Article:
Intensity – The Hallmark of the Gameplan

It’s difficult to assess exactly what Unai Emery and his coaching staff have judged is achievable by the current crop of players at Arsenal over the first 11 games of the season. In the tough start with defeats against Manchester City and Chelsea, there was an obvious intention to play from the back with Petr Cech working with the defence to find ways out of the press to varying degrees of success. Then came a run of 9 wins culminating with the rout of Fulham at Craven Cottage, with the team line-up changing game-by-game through injury, rotation, adaption and what seems to be Emery tinkering to find the right balance of attack and protection for the defence. There have been an unusual amount of half-time substitutions often seeing changes in midfield to correct the balance and change the type of build-up approach the team uses, along with finding the right partnerships and complementary selections to get the most out of the squad available.

Most encouraging has been the tactical flexibility shown in the opening games. Having stuck predominately with a clear 4 at the back, there was a brief cameo of a defensive 3 in Europe and after long spells with 1 obvious centre-forward, there were also been occasions where Emery has seen fit to start a front 2. What we are seeing here isn’t a manager struggling to find his strongest team, and unsure of who to start, but a manager adapting to the makeup of his squad and to the specific opposition. Rather than always looking to impose his style, there is an acceptance that the opposition strengths pose various threats as well as having weaknesses in other areas. The team selected has been picked on the ability to carry out specific functions in and out of possession rather than on stature. In the last few years we’ve seen players out of form be undroppable, and combinations of players whose styles were incompatible, occasioning performing in spite of the clashes in playing style, but often only doing more damage to each other’s games than good. In the attack, the intense pressing, defensive tracking of runners and recovery work into position in front of the ball suits the natural games of Alex Iwobi and Danny Welbeck, who were far to often left isolated and unchecked in wide attacking roles previously. Both Alex Lacazette and Pierre-Emerick Aubameyang have intelligently adapted their games to fit into this structure fighting back to recover possession those in the final third or form a denser block for the opposition to work through.

With all these changes in personnel, in style and in the formation, among the variables, it’s difficult to find the constants. The playing out from the back is certainly one, as is the change to the way the team presses and the narrow structure out of possession, but the real change in style is the intensity that these things are being done at. The work rate, determination and aggression are at a level above what we’ve been used to. It’s easy to point to the fact the team has covered more ground and looks sharper and fitter than before, and credit must go to the conditioning and high-performance team for this, but the coaching team have instilled a different desire in this squad. Mentality and lack of aggression was a massive flaw in previous seasons as the team were all too often bullied and outworked by inferior teams, but from the training to the matches the intensity the team has played with been improved drastically. By all accounts, the player instructions and level of detail in the analysis has made the team more focused and the coaching team is more demanding of all players to perform roles for the team. There have been sacrifices made by some players to play different roles or performing less glamorous tasks within the system for the benefit of the team, with no impact on togetherness and chemistry.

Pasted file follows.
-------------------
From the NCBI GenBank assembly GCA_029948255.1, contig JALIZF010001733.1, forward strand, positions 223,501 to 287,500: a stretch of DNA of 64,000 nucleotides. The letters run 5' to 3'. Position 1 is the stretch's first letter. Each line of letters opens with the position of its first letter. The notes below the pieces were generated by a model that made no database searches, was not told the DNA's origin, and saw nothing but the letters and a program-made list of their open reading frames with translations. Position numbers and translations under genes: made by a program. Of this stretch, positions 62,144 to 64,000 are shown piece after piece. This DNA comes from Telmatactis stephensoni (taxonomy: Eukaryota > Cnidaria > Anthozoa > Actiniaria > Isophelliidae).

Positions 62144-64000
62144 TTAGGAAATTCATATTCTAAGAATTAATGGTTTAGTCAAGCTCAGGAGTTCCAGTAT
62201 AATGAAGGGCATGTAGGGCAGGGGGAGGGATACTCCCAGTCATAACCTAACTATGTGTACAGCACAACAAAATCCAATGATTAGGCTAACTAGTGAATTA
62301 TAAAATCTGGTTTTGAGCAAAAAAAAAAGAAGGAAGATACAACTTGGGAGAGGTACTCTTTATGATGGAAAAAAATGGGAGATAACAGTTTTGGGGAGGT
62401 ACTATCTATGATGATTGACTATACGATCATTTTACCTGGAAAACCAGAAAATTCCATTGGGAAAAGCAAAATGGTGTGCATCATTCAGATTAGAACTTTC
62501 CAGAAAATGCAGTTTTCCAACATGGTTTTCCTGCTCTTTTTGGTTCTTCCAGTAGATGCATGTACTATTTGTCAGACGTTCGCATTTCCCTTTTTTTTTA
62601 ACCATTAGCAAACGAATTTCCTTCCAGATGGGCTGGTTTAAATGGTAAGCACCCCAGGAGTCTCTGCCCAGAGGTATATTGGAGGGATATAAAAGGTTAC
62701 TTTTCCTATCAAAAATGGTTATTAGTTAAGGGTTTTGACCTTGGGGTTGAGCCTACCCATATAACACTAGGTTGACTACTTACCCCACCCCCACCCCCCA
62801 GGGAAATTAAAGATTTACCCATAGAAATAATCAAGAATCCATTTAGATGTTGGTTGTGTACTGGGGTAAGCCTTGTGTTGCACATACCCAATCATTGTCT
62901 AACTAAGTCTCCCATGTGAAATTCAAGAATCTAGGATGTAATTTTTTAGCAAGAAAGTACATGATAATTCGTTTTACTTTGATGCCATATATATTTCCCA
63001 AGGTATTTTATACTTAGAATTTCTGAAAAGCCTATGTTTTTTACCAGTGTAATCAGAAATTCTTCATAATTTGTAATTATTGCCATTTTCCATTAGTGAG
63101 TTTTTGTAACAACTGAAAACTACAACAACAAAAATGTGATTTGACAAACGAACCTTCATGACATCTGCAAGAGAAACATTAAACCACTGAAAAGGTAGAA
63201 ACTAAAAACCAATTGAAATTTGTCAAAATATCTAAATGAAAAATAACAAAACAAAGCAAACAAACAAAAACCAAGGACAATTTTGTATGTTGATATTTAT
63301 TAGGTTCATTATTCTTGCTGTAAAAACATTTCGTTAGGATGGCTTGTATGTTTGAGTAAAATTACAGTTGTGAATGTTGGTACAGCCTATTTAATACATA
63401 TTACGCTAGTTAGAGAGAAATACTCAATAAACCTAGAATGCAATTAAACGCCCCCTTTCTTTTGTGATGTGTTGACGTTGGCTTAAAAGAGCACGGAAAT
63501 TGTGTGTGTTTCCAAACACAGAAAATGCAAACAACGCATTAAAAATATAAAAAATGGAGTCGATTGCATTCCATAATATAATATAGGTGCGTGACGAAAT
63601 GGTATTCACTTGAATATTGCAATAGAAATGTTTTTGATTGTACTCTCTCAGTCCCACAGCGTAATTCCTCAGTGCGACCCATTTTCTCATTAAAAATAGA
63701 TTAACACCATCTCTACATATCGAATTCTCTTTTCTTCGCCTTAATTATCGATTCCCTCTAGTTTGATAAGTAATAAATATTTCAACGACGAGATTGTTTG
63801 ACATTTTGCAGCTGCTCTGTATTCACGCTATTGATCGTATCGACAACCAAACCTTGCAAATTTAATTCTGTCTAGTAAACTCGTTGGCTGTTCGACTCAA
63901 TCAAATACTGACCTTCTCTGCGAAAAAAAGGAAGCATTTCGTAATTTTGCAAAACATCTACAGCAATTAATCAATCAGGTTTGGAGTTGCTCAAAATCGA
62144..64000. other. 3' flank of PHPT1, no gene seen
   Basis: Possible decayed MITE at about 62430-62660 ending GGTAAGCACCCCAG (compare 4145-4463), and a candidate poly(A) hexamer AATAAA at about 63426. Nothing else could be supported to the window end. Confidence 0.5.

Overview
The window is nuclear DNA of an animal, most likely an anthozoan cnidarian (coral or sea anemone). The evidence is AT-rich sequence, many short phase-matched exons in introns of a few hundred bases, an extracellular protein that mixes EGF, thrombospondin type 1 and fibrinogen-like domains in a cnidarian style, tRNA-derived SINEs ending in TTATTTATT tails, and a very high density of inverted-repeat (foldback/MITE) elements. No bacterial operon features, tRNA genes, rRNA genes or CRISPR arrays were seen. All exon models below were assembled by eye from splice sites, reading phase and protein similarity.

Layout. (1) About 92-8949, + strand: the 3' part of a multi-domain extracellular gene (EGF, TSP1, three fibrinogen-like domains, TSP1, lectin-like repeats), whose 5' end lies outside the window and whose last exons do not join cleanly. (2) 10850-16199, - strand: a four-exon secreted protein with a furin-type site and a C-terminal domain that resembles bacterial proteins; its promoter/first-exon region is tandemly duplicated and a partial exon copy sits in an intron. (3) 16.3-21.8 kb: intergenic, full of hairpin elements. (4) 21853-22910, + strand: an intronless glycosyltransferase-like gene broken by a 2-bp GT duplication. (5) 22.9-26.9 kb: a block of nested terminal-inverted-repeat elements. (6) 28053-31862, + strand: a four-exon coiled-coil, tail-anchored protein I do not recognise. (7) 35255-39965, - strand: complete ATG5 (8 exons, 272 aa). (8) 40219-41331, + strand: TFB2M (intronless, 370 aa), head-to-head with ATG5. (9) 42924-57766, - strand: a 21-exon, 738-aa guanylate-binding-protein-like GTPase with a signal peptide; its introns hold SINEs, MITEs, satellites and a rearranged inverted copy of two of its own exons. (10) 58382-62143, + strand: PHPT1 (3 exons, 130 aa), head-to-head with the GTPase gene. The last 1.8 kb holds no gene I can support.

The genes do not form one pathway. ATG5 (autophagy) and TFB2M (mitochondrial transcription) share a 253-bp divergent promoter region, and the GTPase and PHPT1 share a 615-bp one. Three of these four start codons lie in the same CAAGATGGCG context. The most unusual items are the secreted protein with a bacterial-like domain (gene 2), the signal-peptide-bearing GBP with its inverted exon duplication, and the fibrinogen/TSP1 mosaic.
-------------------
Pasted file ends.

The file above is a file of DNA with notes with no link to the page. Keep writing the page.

As the systems applied have adapted and the players have come in and out of the side, the intensity of the play has kept high. The run of wins is a clear showing for a mental strength often talked about under the previous manager but not shown on a consistent basis for many years. The planning, preparation, training and analysis all add to the level of detail and purpose that the squad has and we are seeing a group of players in a physical and mental zone that they weren’t at last year. Still developing players like Hector Bellerin and Alex Iwobi whose progress had stalled have regained confidence and look set to move forward and the more experienced Aubameyang and Sokratis look highly motivated and energetic.

Going forward, whatever selections Emery cares to go with, whatever adaption to an opponent he puts in places or signing the recruitment team make, we will continue to see this demanding and intense style reap rewards.

CJ Idun

Leave a Reply Text

Your email address will not be published. Required fields are marked *

This site uses Akismet to reduce spam. Learn how your comment data is processed.